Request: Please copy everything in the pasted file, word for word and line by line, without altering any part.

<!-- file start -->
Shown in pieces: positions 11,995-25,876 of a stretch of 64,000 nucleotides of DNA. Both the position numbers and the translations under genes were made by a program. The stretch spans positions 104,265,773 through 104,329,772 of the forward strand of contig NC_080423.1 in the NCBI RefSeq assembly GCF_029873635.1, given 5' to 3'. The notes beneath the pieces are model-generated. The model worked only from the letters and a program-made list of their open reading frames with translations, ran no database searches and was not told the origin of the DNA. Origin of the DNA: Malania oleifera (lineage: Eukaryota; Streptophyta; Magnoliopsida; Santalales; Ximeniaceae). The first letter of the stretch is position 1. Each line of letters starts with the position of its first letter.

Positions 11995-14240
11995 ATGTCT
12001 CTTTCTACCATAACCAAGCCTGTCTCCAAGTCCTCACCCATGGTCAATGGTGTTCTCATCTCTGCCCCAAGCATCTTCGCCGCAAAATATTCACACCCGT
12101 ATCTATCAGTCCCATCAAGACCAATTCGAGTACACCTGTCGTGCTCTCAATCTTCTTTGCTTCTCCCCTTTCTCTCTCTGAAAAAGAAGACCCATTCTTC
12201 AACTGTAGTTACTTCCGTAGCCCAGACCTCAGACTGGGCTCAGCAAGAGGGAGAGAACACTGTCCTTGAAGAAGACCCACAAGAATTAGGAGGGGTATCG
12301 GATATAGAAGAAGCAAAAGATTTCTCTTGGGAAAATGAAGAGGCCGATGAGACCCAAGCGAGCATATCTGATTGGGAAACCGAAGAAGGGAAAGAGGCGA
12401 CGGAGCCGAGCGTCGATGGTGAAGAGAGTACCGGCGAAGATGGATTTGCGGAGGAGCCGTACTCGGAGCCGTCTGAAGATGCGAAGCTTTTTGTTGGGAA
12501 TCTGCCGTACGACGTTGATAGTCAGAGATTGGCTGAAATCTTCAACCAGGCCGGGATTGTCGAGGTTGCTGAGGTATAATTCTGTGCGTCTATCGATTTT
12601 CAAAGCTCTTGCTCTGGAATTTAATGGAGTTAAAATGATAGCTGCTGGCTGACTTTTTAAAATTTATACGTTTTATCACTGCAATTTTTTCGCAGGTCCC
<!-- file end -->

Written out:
Shown in pieces: positions 11,995-25,876 of a stretch of 64,000 nucleotides of DNA. Both the position numbers and the translations under genes were made by a program. The stretch spans positions 104,265,773 through 104,329,772 of the forward strand of contig NC_080423.1 in the NCBI RefSeq assembly GCF_029873635.1, given 5' to 3'. The notes beneath the pieces are model-generated. The model worked only from the letters and a program-made list of their open reading frames with translations, ran no database searches and was not told the origin of the DNA. Origin of the DNA: Malania oleifera (lineage: Eukaryota; Streptophyta; Magnoliopsida; Santalales; Ximeniaceae). The first letter of the stretch is position 1. Each line of letters starts with the position of its first letter.

Positions 11995-14240
11995 ATGTCT
12001 CTTTCTACCATAACCAAGCCTGTCTCCAAGTCCTCACCCATGGTCAATGGTGTTCTCATCTCTGCCCCAAGCATCTTCGCCGCAAAATATTCACACCCGT
12101 ATCTATCAGTCCCATCAAGACCAATTCGAGTACACCTGTCGTGCTCTCAATCTTCTTTGCTTCTCCCCTTTCTCTCTCTGAAAAAGAAGACCCATTCTTC
12201 AACTGTAGTTACTTCCGTAGCCCAGACCTCAGACTGGGCTCAGCAAGAGGGAGAGAACACTGTCCTTGAAGAAGACCCACAAGAATTAGGAGGGGTATCG
12301 GATATAGAAGAAGCAAAAGATTTCTCTTGGGAAAATGAAGAGGCCGATGAGACCCAAGCGAGCATATCTGATTGGGAAACCGAAGAAGGGAAAGAGGCGA
12401 CGGAGCCGAGCGTCGATGGTGAAGAGAGTACCGGCGAAGATGGATTTGCGGAGGAGCCGTACTCGGAGCCGTCTGAAGATGCGAAGCTTTTTGTTGGGAA
12501 TCTGCCGTACGACGTTGATAGTCAGAGATTGGCTGAAATCTTCAACCAGGCCGGGATTGTCGAGGTTGCTGAGGTATAATTCTGTGCGTCTATCGATTTT
12601 CAAAGCTCTTGCTCTGGAATTTAATGGAGTTAAAATGATAGCTGCTGGCTGACTTTTTAAAATTTATACGTTTTATCACTGCAATTTTTTCGCAGGTCCC